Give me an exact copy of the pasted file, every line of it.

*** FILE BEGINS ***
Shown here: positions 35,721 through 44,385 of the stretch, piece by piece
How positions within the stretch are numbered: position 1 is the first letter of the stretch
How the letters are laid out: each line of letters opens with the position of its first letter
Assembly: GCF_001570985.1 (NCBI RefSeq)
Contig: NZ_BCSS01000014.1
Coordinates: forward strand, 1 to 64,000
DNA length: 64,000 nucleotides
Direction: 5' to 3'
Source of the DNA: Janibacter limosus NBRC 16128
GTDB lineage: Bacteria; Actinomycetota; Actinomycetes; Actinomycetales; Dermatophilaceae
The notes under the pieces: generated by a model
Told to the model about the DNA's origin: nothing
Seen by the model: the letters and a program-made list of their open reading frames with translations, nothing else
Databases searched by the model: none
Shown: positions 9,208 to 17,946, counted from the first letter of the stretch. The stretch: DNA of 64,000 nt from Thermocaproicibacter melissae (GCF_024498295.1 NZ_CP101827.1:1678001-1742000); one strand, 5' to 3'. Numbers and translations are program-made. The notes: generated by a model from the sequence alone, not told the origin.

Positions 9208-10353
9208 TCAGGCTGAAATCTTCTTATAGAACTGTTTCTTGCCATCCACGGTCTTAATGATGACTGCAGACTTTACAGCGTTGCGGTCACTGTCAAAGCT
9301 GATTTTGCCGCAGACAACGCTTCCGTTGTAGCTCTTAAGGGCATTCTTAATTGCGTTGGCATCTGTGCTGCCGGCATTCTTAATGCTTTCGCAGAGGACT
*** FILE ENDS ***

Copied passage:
Shown here: positions 35,721 through 44,385 of the stretch, piece by piece
How positions within the stretch are numbered: position 1 is the first letter of the stretch
How the letters are laid out: each line of letters opens with the position of its first letter
Assembly: GCF_001570985.1 (NCBI RefSeq)
Contig: NZ_BCSS01000014.1
Coordinates: forward strand, 1 to 64,000
DNA length: 64,000 nucleotides
Direction: 5' to 3'
Source of the DNA: Janibacter limosus NBRC 16128
GTDB lineage: Bacteria; Actinomycetota; Actinomycetes; Actinomycetales; Dermatophilaceae
The notes under the pieces: generated by a model
Told to the model about the DNA's origin: nothing
Seen by the model: the letters and a program-made list of their open reading frames with translations, nothing else
Databases searched by the model: none
Shown: positions 9,208 to 17,946, counted from the first letter of the stretch. The stretch: DNA of 64,000 nt from Thermocaproicibacter melissae (GCF_024498295.1 NZ_CP101827.1:1678001-1742000); one strand, 5' to 3'. Numbers and translations are program-made. The notes: generated by a model from the sequence alone, not told the origin.

Positions 9208-10353
9208 TCAGGCTGAAATCTTCTTATAGAACTGTTTCTTGCCATCCACGGTCTTAATGATGACTGCAGACTTTACAGCGTTGCGGTCACTGTCAAAGCT
9301 GATTTTGCCGCAGACAACGCTTCCGTTGTAGCTCTTAAGGGCATTCTTAATTGCGTTGGCATCTGTGCTGCCGGCATTCTTAATGCTTTCGCAGAGGACT